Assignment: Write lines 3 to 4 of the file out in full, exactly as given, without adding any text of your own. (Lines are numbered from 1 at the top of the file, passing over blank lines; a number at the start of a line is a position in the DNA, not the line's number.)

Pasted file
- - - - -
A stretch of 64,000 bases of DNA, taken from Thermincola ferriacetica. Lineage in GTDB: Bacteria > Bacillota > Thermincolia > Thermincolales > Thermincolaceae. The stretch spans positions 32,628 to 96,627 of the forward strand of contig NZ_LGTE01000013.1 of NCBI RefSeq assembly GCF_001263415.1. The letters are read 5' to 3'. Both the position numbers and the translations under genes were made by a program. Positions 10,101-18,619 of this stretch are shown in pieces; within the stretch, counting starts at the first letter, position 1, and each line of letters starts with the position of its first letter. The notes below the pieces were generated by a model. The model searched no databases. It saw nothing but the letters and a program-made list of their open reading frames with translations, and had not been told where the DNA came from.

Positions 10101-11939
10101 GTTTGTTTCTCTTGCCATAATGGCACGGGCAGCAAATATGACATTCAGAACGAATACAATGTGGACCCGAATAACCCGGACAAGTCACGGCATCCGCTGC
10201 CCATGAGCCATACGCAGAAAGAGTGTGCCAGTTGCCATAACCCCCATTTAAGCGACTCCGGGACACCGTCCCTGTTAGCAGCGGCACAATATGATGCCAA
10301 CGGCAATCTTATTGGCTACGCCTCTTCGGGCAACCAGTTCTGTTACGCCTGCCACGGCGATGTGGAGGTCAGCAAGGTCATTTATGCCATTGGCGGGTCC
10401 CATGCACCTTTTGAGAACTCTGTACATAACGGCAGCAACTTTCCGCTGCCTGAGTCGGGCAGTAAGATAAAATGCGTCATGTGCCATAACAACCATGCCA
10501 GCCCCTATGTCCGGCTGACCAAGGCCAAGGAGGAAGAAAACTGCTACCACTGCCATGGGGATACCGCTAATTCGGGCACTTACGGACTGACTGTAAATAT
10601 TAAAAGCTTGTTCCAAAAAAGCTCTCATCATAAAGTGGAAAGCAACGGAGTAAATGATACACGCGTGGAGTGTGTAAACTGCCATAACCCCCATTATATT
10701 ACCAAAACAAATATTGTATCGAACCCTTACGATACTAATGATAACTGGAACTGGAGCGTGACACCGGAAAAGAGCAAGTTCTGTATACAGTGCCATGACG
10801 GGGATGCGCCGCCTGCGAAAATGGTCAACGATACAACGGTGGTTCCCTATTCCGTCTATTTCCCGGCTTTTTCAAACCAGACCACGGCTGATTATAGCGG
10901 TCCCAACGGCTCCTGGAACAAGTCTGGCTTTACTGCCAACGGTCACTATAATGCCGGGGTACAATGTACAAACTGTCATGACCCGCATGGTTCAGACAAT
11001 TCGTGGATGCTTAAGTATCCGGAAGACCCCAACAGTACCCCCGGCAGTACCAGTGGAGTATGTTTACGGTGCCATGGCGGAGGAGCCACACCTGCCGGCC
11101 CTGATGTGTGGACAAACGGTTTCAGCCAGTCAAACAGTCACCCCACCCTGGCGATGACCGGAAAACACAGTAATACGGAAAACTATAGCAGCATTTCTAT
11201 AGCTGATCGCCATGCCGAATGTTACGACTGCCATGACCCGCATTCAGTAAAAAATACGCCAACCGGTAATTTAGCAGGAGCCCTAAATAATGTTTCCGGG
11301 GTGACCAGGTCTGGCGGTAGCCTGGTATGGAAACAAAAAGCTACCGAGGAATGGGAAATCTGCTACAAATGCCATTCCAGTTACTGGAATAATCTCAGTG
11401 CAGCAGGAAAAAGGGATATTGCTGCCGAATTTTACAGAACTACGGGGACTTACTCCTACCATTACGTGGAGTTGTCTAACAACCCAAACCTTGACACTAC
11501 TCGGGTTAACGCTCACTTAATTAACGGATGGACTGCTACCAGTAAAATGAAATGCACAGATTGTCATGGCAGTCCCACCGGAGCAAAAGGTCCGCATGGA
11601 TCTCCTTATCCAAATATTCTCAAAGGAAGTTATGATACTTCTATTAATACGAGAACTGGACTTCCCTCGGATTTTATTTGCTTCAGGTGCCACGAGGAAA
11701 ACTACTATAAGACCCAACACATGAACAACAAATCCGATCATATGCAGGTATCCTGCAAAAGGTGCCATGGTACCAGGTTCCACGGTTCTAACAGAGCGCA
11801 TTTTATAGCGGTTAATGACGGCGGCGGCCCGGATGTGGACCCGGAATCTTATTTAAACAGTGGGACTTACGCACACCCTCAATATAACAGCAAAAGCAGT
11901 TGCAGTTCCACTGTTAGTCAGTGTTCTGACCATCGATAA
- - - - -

10101 GTTTGTTTCTCTTGCCATAATGGCACGGGCAGCAAATATGACATTCAGAACGAATACAATGTGGACCCGAATAACCCGGACAAGTCACGGCATCCGCTGC
10201 CCATGAGCCATACGCAGAAAGAGTGTGCCAGTTGCCATAACCCCCATTTAAGCGACTCCGGGACACCGTCCCTGTTAGCAGCGGCACAATATGATGCCAA